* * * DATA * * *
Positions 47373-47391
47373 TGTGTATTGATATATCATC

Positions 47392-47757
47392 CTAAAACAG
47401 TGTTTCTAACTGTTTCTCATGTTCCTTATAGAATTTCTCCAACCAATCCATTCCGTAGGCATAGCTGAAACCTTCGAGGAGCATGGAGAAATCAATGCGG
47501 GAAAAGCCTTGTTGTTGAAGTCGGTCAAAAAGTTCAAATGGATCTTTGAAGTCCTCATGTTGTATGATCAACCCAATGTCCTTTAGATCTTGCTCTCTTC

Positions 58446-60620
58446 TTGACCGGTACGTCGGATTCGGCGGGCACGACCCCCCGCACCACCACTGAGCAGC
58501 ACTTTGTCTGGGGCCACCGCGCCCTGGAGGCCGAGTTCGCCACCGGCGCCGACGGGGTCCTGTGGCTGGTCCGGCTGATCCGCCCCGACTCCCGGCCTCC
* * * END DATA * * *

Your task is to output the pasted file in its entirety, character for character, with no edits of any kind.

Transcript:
Positions 47373-47391
47373 TGTGTATTGATATATCATC

Positions 47392-47757
47392 CTAAAACAG
47401 TGTTTCTAACTGTTTCTCATGTTCCTTATAGAATTTCTCCAACCAATCCATTCCGTAGGCATAGCTGAAACCTTCGAGGAGCATGGAGAAATCAATGCGG
47501 GAAAAGCCTTGTTGTTGAAGTCGGTCAAAAAGTTCAAATGGATCTTTGAAGTCCTCATGTTGTATGATCAACCCAATGTCCTTTAGATCTTGCTCTCTTC

Positions 58446-60620
58446 TTGACCGGTACGTCGGATTCGGCGGGCACGACCCCCCGCACCACCACTGAGCAGC
58501 ACTTTGTCTGGGGCCACCGCGCCCTGGAGGCCGAGTTCGCCACCGGCGCCGACGGGGTCCTGTGGCTGGTCCGGCTGATCCGCCCCGACTCCCGGCCTCC